In a recent decision of the High Court, Lidl Ireland GmbH .v. Chartered Accountants Ireland [2022] IEHC 141 the court considered a challenge by way of judicial review to a decision of a committee within the Respondent body to recommend against referring a complaint to a disciplinary tribunal.

The judgment in this case will be of interest to statutory regulators and administrative bodies who make decisions and the procedure adopted by such regulators or bodies in coming to and communicating their decisions. While the law in this area is settled, the judgment is a useful restatement of some important elements and issues to be considered by regulators and bodies in making such decisions.


Lidl’s competitor, Aldi, commissioned the accountancy firm, Grant Thornton, to conduct a price comparison survey into a basket of goods with five Irish supermarket chains in February 2018. Lidl was one of the supermarket chains surveyed. In the survey, Aldi came in first place, being marginally cheaper in the basket of goods than the Applicant. Grant Thornton, a Notice Party to the proceedings, is regulated by Chartered Accountants of Ireland, (“CAI”), the Respondent. The CAI is responsible for the setting of standards of professional conduct with which members and member firms must comply under their bye laws and regulations. Lidl lodged a complaint with CAI in April 2018 and argued that the methodology used to compile the survey was fundamentally flawed, and as a result Grant Thornton had widely published inaccurate information at Aldi’s behest, therefore misleading consumers. The CAI investigated the complaint in accordance with their disciplinary regulations. Under the regulations, CAI appointed an investigator to conduct the investigation which involved communicating with the parties to the complaint and seeking additional information concerning the methodology adopted for the preparation of the survey. In December 2018, the investigator referred the complaint to the Conduct Committee of the CAI to determine whether there was a case to answer. Having considered the matter, in February 2019, the Conduct Committee determined that there was no such case to answer. The regulations provide for an independent review of decisions of the Conduct Committee and an independent review was sought by the applicant. Andrew Webster QC was appointed independent reviewer who determined that the decision of the Conduct Committee was unsafe, and the matter was referred to the Independent Review Committee (“IRC”) for their consideration. The three person IRC wrote to Grant Thornton and sought additional information in relation to the survey. In January 2020, the IRC wrote to Grant Thornton, enclosing a draft Formal Allegation and inviting comment. Grant Thornton responded to the draft letter contending that the applicant’s complaint was, in essence, vexatious and questioned whether the complaint on the part of a competitor of Aldi constituted a bona fide appropriate use of the CAI’s complaints procedure. The IRC convened on 16th March 2020 and determined that there was no case to answer and they produced a decision setting out the background to, and reasons for their decision.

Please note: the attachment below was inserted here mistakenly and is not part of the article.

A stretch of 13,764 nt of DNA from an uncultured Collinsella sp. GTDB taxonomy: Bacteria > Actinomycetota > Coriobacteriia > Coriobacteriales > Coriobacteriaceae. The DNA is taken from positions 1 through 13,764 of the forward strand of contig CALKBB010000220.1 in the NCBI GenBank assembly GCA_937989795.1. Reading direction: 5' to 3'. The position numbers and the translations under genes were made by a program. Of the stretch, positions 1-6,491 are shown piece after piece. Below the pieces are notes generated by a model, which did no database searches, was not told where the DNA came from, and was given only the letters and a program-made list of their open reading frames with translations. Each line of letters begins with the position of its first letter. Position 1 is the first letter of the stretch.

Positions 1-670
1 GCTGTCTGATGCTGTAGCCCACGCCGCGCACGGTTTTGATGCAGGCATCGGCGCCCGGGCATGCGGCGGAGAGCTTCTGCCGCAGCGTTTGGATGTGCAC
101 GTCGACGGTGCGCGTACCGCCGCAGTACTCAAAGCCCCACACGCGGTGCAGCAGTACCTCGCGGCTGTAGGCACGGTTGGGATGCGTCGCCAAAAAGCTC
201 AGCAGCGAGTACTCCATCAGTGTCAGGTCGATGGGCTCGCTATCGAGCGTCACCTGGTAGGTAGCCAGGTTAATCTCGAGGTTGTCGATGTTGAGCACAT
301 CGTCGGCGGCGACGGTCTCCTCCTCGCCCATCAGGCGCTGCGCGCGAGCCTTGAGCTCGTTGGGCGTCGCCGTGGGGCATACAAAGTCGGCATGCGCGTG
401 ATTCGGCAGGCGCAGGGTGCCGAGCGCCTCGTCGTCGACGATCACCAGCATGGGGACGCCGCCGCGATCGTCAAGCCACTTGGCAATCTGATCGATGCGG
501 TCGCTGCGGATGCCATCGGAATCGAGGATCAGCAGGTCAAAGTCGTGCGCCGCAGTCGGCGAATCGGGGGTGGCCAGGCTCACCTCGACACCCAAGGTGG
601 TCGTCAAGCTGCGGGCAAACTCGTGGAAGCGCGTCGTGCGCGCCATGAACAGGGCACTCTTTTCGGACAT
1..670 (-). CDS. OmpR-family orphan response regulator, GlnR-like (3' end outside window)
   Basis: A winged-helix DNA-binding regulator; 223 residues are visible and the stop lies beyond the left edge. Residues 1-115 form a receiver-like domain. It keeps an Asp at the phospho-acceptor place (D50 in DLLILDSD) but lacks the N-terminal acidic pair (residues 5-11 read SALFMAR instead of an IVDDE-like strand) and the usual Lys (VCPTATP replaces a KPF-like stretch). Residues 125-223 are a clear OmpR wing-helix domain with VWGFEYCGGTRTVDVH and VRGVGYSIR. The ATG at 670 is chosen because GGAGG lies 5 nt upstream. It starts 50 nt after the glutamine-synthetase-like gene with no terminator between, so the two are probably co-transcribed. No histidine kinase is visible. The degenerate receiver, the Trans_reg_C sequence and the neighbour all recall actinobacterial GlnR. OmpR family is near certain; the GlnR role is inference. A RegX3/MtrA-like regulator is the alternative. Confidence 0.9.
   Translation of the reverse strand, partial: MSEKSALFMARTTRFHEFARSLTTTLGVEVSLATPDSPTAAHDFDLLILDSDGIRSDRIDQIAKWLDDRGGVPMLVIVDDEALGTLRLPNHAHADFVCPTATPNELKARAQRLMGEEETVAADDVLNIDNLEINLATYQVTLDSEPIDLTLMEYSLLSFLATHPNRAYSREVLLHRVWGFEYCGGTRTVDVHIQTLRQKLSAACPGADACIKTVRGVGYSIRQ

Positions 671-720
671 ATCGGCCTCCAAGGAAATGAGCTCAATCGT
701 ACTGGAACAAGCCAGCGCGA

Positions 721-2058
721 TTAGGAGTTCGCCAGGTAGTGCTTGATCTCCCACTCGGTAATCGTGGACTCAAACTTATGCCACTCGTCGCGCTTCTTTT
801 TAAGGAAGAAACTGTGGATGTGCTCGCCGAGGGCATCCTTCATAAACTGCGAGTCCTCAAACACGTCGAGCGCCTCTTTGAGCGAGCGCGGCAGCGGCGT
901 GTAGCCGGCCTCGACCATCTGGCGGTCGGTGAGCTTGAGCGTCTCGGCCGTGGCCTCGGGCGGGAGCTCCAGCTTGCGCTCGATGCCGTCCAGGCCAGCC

Lidl challenged the decision of the IRC by way of judicial review. The Applicant’s position in the proceedings was that the Respondents acted in breach of their entitlement to fair procedures in the preliminary screening process of the complaints procedure, by failing to furnish Lidl with certain correspondence which sought to impugn the information which the Applicant had furnished to CAI on the factual questions relating to how the survey was conducted. Mr Justice Ferriter considered four issues concerning the IRC report, (1) amenability; (2) locus standi; (3) fair procedures and (4) duty to give reasons.

1.    Amenability

The question was whether the CAI and decisions of the IRC, in particular, were subject/amenable to judicial review. The court considered the judgment in Geoghegan .v. The Institute of Chartered Accountants [1997] 3 IR 86 and a number of factors set out by the court in relation to amenability of any given decision to judicial review. The main factors considered in Geoghegan included: